Nowadays, people who call themselves "hardcore gamers" blame big publishers of "dumbing down" the games for console "fucktards" who can't even understand a simple 17 key combination to open a chest in an RPG. There is some truth in that, as streamlining the more complex aspects of most big budget titles in order to appeal to a wider audience is really no trade secret.

Yet I reckon we hit the greatest divergence in the development of games less than a decade ago.
Roughly put, there are the big blockbuster titles, with the latest tech and tens of millions of moneys thrown at them; and then you have the indie scene, the basement coders whose "ancestors" founded companies like codemasters. A rebirth of when there was no such thing as a 100 man team and a 3 year development cycle for for one game. Thanks to the internet, new platforms like the "smart"-phones and the ever-increasing accessibility of high quality development tools, indie development has really gained some steam (<--- this is a pun, geddit?).

Also, although modern games are sometimes awfully soulless corporate shells, the people making them still have a passion for the medium, and for "casual" gamers who can't or won't sink hundreds of hours into one complex game, there is still a huge market.

I vividly recall Scott, back in january 2010, talking about being completely lost with the playstation 3's "27 button controller" while playing Terminator Salvation.
Well, you don't have to! I know you guys are in touch with current technology, you know more about iphone games than I do, and that's gaming too! Don't lose faith in modern gaming just because the most publicised branch of it eludes you, go play VVVVVV, Braid, darwinia, Dwarfs!?, frozen synapse, Atom Zombie Smasher, cave story, galcon fusion, gish, geometry wars.

You may not be as passionate as you used to be in your childhood and teens, and that's fine! nobody is!
People's tastes get more refined over time if they are passionate about something. I very highly doubt a 40 year old cinephile is giddily expecting to see Battleship or Lorax, or whatever else those Hollywood"I_wish_they _were_all_dead"executives pump out. He'll go see The Artist and then go home to rewatch A Clockwork Orange when he gets home.

* Not to imply that anyone on these forums is over the hill

What is retro?

Like I've said, I've been a PC gamer for most of my life, and it's really hard to draw hardware generational boundaries on this system. However, I agree with the general sentiment of old != classic. If something was made with passion, and has a flavour of a past age, it's retro. If it's retro and also a token of a past age, it's a classic.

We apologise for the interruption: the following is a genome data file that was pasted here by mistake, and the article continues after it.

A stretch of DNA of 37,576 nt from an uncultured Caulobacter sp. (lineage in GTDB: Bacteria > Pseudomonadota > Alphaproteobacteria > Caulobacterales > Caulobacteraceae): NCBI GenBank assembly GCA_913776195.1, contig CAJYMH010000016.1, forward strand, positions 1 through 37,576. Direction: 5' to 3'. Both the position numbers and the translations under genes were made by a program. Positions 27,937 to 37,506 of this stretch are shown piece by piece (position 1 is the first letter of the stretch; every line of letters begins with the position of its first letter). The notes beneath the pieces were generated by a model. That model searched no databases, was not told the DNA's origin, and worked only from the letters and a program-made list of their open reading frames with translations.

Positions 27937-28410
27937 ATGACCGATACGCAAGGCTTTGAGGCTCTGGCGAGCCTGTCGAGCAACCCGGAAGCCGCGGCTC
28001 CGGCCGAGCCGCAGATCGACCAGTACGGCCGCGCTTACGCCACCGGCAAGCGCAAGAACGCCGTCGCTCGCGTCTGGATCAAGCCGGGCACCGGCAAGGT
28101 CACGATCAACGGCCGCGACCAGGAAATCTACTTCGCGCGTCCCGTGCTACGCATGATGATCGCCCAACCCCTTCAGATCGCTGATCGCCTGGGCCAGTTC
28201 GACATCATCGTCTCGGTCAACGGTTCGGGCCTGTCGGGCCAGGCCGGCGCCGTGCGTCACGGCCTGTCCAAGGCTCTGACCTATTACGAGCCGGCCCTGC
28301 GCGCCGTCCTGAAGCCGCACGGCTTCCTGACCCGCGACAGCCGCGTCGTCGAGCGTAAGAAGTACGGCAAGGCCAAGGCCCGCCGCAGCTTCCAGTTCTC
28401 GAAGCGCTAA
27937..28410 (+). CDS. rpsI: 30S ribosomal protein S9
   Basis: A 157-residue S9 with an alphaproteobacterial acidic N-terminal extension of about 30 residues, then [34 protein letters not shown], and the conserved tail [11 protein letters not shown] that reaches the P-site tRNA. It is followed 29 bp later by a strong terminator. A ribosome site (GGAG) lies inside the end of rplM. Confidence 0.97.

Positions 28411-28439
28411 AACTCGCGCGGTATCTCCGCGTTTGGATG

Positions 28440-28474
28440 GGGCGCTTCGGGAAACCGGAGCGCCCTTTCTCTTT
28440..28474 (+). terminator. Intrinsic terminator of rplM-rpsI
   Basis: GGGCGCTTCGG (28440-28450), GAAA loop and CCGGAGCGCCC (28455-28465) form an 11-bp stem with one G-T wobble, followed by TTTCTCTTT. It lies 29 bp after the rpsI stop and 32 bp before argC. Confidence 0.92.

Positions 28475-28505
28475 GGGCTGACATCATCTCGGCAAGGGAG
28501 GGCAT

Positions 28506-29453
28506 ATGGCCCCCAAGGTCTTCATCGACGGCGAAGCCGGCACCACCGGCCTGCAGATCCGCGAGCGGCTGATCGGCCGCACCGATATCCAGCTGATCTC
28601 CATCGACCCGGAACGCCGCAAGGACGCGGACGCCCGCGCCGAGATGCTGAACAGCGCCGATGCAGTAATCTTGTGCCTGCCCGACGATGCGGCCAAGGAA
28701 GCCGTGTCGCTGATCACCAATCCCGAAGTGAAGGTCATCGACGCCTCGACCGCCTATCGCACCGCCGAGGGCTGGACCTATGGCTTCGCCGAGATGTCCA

If you'll pass me the sudden unexpected fine litterature reference, In The Blue Flowers, a novel by the French surrealist Raymond Queneau; the protagonist asks "when does the news become history?". Welp, the same dilemma applies to retro videogames as far as I'm concerned.
Succintly, if at day one, you have trouble not peeing yourself in exitement, but 2 years later, you're having trouble even remembering what you were excited about, you either have Alzheimer's, or more probably that thing really didn't become classic/retro (example: the game.com, anyone remember that failed piece of excrement?)

Is the Coleco vision retro? Well duh.
Is the Mega Drive retro? It is to me!
I personally hate all sony gaming devices, so out of pure prejudice, I don't think the PSX is classic at all.
Is Half-Life a classic game? Well it's a great game, even a landmark for many people, and it was made last millenium...good enough for me.
Is SiN retro? (a than greatly anticipated first person shooter released in 1998, the same year as Half-Life). Well...it's old...it's not terrible, but it's not really notable, so I wouldn't put it as classic or even retro.

...

Okay, enough babbling. Damn you people and your 6 hour podcasts, I can't stop talking either! Well at least I managed to keep it just under 1000 words, so I'm good.
I hope you enjoyed my ramblings, if you read them all, and if you didn't, you shouldn't be cheating by reading the last line, now, should you?

SubaruBrat
31-03-12, 12:14
I read every word, and aside of being impressed with your fluency in English, I thought you made some very good points. When does news become history, I like that approach.

Brumisator
31-03-12, 12:02
Thanks for the kind words, I guess I become overly eloquent when passably drunk.

Funnily enough, I hadn't listened to this month's podcast (#46) yet upon writing my diatribe...how amazed was I to heard Scott's editorial hit several points I'd brought up.

Keep on gaming!